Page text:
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Why is This Australian Town Handing Out Anti-Burglary Kits to the Recently Burglarized?

In a small town on the west coast of Australia, an interesting crime prevention strategy is underway. According to Australia’s Hedland Safety Network, the town of Port Hedland is giving away 200 “Keep It Safe” anti-burglary kits to victims of burglaries.

The home security kit includes sensor wired security floodlights, a door entry alarm, a twin pack of easy timers, and window locks. Brochures designed to help victims of domestic crime feel safe and comfortable again in their homes are also included in the kits. An ABC News post, dated October 8, 2012 reported that the Town of Port Hedland Mayor, Kelly Howlett, said more than a dozen of the recently prepared kits have already been handed out.

Howlett went on to explain that the kits are intended for people who have had the “unfortunate encounter of having a break-in or having property taken.” He hopes that the “Keep it Safe” kits will help limit repeated break-ins and burglaries. Howlett is missing the point.

Here’s why we think the kits aren’t the panacea Howlett is searching for, and what we think Port Hedland should be doing instead.

What’s Wrong with the Anti Burglary Kit Approach?

It sounds like a winning idea; give anti-burglary kits to burglary victims in an effort to beef up security and help victims feel safe in their homes. While increased home security is undoubtedly a positive preventative measure, the kits take a Band-Aid approach to burglary reduction. A successful strategy for burglary decline must include a hefty dose of education, neighbourhood based commitment, and law enforcement support. A multi-pronged approach such as this is likely to reduce the number of burglaries, and other property crimes as well.

What Else Can the Port of Hedland Do?

Educating the residents of Hedland should be the first of a multi-step process to address the burglary issue.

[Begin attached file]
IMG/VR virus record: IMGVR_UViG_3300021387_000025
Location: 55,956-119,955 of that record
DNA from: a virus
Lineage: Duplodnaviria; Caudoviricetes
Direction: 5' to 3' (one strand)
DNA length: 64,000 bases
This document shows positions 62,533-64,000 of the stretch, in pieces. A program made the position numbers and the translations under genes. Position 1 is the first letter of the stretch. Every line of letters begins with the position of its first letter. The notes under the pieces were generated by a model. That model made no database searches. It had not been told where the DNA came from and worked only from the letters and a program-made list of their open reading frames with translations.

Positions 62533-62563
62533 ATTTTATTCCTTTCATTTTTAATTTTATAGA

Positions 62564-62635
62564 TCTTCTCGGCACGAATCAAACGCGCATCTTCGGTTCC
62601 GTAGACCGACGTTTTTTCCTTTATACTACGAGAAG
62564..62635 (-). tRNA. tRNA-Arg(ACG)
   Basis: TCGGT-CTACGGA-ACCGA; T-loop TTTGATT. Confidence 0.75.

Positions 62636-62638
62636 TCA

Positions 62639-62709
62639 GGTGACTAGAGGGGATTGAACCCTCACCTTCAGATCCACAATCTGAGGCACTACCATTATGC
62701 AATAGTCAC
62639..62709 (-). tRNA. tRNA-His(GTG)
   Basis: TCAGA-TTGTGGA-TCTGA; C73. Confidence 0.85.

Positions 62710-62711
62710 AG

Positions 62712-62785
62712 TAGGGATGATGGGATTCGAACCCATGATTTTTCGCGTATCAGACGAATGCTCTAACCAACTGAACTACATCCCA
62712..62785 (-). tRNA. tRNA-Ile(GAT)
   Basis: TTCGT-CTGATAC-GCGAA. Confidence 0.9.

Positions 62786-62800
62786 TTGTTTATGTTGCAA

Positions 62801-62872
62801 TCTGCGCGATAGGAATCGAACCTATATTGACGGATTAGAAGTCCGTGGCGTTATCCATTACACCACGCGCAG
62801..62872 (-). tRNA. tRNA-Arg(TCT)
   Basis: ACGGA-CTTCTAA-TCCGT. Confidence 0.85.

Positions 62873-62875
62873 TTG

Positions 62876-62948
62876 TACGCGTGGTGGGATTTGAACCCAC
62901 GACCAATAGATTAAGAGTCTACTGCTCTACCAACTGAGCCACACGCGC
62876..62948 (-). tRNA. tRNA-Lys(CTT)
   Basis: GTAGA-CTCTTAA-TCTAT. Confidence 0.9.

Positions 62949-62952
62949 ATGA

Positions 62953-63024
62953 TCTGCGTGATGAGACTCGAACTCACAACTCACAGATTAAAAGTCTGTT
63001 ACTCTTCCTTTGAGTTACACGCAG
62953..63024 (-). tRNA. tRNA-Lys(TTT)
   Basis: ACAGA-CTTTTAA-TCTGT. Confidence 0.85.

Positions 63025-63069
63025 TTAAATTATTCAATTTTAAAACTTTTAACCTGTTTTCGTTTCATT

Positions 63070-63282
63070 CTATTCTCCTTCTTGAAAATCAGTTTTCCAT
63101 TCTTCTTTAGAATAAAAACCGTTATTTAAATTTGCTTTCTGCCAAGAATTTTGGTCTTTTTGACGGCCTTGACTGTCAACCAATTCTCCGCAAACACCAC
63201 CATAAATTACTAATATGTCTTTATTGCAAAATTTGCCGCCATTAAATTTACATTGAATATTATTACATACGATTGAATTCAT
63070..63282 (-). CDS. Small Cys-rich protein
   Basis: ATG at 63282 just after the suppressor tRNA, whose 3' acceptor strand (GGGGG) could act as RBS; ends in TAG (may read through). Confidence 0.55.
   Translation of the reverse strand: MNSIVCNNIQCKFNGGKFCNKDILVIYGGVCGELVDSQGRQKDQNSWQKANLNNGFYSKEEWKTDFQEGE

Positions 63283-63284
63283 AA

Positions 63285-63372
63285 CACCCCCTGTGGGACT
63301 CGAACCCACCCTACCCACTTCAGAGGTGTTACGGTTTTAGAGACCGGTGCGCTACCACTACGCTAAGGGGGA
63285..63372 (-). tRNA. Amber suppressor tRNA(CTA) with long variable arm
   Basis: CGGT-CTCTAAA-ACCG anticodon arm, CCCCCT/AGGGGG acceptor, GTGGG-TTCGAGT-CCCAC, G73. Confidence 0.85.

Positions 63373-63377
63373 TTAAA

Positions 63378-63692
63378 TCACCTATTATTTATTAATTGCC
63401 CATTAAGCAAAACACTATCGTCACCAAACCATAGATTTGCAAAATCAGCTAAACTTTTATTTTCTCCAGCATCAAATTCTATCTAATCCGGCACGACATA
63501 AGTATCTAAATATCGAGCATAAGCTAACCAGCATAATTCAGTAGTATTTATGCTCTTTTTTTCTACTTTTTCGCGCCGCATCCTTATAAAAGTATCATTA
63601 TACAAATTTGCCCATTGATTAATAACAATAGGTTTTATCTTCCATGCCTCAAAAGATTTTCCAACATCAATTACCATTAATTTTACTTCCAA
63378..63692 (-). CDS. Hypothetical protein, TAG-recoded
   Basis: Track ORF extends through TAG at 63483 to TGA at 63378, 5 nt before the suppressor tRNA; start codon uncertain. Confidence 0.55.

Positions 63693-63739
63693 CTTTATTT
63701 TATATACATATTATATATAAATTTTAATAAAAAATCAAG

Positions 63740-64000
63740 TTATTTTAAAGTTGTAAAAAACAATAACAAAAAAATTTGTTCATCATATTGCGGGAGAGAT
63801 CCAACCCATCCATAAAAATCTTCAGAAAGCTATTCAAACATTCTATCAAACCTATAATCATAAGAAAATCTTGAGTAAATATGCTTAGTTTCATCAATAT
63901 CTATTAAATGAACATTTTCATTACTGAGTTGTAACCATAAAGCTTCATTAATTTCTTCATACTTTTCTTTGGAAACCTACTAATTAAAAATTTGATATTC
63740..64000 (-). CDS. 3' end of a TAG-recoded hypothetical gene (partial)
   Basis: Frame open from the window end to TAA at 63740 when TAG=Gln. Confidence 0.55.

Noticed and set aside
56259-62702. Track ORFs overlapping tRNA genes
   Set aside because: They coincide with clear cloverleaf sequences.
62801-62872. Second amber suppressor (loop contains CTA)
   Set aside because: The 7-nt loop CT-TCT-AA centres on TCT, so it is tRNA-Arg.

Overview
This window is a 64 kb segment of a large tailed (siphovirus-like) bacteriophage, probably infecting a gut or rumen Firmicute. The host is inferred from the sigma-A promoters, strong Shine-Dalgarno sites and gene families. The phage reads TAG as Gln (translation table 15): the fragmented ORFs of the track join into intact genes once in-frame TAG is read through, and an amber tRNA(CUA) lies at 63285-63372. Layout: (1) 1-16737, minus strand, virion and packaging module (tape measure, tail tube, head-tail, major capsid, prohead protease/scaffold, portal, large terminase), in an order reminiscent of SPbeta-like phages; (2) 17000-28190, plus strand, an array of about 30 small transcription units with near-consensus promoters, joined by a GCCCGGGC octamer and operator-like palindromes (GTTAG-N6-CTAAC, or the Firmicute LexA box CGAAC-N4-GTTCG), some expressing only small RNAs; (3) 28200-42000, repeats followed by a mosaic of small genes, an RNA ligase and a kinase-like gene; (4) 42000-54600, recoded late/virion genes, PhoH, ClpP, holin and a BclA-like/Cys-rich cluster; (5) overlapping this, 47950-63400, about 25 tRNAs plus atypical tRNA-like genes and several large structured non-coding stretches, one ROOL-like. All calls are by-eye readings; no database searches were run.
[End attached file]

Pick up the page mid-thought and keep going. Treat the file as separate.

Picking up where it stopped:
• Law enforcement should let residents know how they can access up to date crime information and statistics about their neighbourhood. Is it published on the web? In the newspaper? Community outreach? Mailings? Through crime bulletins? Phone alerts?
  • Next, residents should be told how most burglars are gaining access to homes, at what time of day, and what they are after. The more knowledge Hedland residents have the more power they have against criminals.
  • Law enforcement can offer free home security evaluations. A 10 minute check of a residence will reveal a half dozen or more security risks. Law enforcement can educate residents on how to fortify their home against an intruder.

Searching Hedland for Broken Windows

Perhaps instead of Handing out Anti-Burglary Kits, Port Hedland should be fixing broken windows. Broken Windows is a criminological theory that makes two major statements. Quickly fixing neighborhoods small problems such as “broken widows” will deter additional petty crime; and as a result, more serious crime will be less likely to develop.

Fix broken windows, pick up litter, clean up graffiti, remove abandoned cars, repair broken street lights; these are all examples of actions the neighborhood can take to make it less likely to be a victim of crime. If, over time, these items are not taken care of, it sends a signal to vandals and other criminals that the community simply doesn’t care. A community that doesn’t care is especially vulnerable to a burglars attack. Makes sense to us.

Social scientists James Q. Wilson and George L. Kelling, introduced the Broken Window theory over thirty years ago and it has been adopted by a number of cities around the globe to reduce crime at all levels.

Educate, Connect with the Community and Repair Broken Windows

We have to wonder, does supplying anti-burglary kits to only some residence make the other homes (presumably with less security) more vulnerable to a burglar’s attack? Perhaps. That’s one reason why community based education, neighborhood muscle and law enforcement support is a stronger, more pervasive crime fighting strategy. This layered approach to burglary prevention is more likely to have a long term impact on burglary than anti-burglary kits because it changes the mindset of the community and raises the perception of what the community will tolerate. In essence, the neighborhood will be better prepared to fight crime thanks to education and heightened security, and be exposed to less of it because of its improved visual condition.

What do you think about these anti-burglary kits?

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